This isn't a very easy one to answer. It depends on a few things:
1) The definition/interpretation of what is a functional test case
2) The role of the support staff in the acceptance tests
3) The longevity of the tests
This is purely opinion based on my own experiences.
(inserts two cents into vending machine)
1) What is a functional test case? - You and the systems engineer need to align on this one. You may find (as I did) that the system engineer will tackle things at a higher (less granular) level than you. For example, assuming that a specific requirement is for the creation of a web service, the engineer would need to know:
- is the interface behave correctly?
- Are the input parameters in a test case meant to induce a success/failure?
- On failure, are the appropriate errors/error codes returned? Note that depending on their time, an engineer may only stick to major/important failure conditions (or negative responses) that affect the product/service as a whole (for example a "host not found/timeout error" should be in the interface but does not necessarily need to be tested, but a use-case related failure such as "client has insufficient funds" is important to the engineer.
- is the transaction status recorded correctly?
Again, you and the systems engineer should be clear on what is a functional test case and what is not. Usually the functional tests are derived directly from the functional spec provided to you. For certain products, retry on timeout falls under non-functional, but you may have an engineer who wants his web service to retry 17 times on a timeout before giving up - and if he specifies this - then you include it.
2) How are these tests carried out and who signs them off? Depending on this, you may need to streamline or flesh out the functional tests.
If yourself and the systems engineer will lock yourselves up into a cosy room for half a day going through each test case, then keep it streamlined: the two of you should be pretty familiar with the requirements and the engineer would have reviewed the document and have provided comment already. On the other hand, you may have the support engineers running the tests with you instead of the engineer (that's how we run it...the systems engineer reviews the test cases, stays for a bit at the beginning and leaves when he gets bored). Where was I? Right, so in this case, your document may have to go into a bit more hand-holding where you describe the scenario that is being tested. This leads me to the last point in my long winded chat...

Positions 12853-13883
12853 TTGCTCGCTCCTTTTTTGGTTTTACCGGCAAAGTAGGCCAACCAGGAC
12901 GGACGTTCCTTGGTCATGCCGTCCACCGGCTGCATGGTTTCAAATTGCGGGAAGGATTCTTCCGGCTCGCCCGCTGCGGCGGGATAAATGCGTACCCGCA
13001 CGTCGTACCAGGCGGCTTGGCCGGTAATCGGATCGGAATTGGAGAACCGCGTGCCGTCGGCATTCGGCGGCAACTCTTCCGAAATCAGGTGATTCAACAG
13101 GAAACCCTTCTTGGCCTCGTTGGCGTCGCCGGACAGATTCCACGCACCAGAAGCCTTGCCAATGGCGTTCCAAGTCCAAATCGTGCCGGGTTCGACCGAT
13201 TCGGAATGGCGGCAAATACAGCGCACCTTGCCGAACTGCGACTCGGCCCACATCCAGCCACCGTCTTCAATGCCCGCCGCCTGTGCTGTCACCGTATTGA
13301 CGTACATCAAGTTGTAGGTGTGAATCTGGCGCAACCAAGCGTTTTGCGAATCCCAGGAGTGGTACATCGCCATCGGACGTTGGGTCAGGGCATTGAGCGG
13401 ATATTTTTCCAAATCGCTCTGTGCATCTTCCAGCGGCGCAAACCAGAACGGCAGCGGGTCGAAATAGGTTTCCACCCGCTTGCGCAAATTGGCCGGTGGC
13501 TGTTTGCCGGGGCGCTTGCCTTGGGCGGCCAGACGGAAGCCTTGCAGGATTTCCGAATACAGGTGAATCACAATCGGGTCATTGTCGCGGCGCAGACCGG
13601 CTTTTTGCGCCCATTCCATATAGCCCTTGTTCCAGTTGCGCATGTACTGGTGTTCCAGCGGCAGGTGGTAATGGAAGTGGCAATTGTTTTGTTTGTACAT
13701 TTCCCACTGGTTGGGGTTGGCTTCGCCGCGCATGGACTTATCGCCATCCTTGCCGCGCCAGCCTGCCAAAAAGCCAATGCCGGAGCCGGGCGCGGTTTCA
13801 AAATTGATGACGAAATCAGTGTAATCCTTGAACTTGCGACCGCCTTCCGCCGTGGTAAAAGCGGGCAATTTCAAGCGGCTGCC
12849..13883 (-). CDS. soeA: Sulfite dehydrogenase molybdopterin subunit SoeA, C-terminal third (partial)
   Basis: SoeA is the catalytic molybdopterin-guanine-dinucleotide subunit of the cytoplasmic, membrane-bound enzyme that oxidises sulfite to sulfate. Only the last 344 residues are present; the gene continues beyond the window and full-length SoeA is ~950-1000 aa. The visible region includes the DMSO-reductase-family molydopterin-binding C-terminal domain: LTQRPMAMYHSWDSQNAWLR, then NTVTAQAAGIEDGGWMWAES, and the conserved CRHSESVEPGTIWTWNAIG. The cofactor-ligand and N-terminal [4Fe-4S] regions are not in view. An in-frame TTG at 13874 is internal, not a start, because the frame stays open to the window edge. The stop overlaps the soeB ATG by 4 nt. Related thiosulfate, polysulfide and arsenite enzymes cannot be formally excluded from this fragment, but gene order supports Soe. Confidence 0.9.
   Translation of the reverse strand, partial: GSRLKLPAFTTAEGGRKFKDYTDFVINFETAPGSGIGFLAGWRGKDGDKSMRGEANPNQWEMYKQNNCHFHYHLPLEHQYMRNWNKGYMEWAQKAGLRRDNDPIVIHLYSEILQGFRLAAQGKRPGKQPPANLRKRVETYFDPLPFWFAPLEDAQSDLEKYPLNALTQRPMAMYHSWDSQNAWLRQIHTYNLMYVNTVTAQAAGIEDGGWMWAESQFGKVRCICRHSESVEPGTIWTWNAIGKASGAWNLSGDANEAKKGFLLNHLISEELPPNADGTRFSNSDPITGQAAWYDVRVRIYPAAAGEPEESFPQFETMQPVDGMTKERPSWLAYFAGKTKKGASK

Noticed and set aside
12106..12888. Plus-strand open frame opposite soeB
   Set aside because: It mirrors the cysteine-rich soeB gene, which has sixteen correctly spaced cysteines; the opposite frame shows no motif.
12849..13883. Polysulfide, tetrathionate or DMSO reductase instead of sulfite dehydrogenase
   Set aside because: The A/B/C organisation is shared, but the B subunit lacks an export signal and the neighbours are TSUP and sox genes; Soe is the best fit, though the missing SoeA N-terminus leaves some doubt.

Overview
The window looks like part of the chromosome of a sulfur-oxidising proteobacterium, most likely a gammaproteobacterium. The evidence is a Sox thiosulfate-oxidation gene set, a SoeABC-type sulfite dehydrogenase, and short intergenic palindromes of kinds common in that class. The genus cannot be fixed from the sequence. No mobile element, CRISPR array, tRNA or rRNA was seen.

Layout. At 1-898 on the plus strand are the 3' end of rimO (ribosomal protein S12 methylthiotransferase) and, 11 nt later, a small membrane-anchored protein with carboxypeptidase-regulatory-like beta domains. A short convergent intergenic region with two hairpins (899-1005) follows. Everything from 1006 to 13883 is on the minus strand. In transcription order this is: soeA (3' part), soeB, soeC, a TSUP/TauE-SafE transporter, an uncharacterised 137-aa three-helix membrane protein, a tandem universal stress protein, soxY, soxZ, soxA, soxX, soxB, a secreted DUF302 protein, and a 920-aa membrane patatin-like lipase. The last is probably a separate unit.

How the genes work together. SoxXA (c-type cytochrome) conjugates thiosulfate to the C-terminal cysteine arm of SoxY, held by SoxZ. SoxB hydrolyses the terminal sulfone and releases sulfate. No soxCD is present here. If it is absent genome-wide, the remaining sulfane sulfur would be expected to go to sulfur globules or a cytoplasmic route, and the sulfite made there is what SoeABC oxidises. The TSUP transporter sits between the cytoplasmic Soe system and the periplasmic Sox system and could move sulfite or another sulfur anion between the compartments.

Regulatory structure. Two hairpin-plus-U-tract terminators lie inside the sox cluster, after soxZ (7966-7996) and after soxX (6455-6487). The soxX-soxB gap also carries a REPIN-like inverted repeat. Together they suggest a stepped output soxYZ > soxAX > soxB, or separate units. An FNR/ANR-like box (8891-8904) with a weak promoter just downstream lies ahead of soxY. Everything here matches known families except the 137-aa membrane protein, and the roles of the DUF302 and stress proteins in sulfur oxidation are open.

3) Longevity of the document
So often as is the case on my side, once a set of functional tests are over and done with, they are promptly forgotten. However, these tests validate your system and your product and the support engineers should be in the position to run them whenever they'd like to :
- resolve issues ("was this sort of case even tested before go-live?")
- resolve issues again ("geez did these guys even test this particular scenario?")
- validate system/product integrity after a major change
- learn about the as-is functionality of a product or service (so many times people forget how the product is supposed to behave, and support staff hate reading requirements specs especially the requirements specs that are out of date and the current behaviour of the system differs from what was originally specced)
So now you need to make sure you cover the following:
- Test set up part 1: what are the requirements to run the test? What tools do i need? network connectivity?
- Test set up part 2: what test-data am i going to use? where is it if I need it or how do i generate it?
- Overview of the functional requirements/tests to at least impart what the expected behaviour is.
- Overview of the major system components that will be tested
- An idea of the limitations of the tests - certain functional tests may only be simulated or could not be tested against a live end system etc etc - you need to decribe the limitation and show the reader how you're gonna fake it.
Also, the systems engineer will expect you to have already completed your granular tests like component tests, integration tests, etc etc as well. Depending on how awesome he is, the engineer may ask for the documentation of these component tests and run a few himself.
Hope that helps somewhat - having a template provides consistent presentation and helps you ensure that all the important content is covered - but I think the focus should be on pinning the purpose and fulfilling that purpose.
Hope I made some cents :)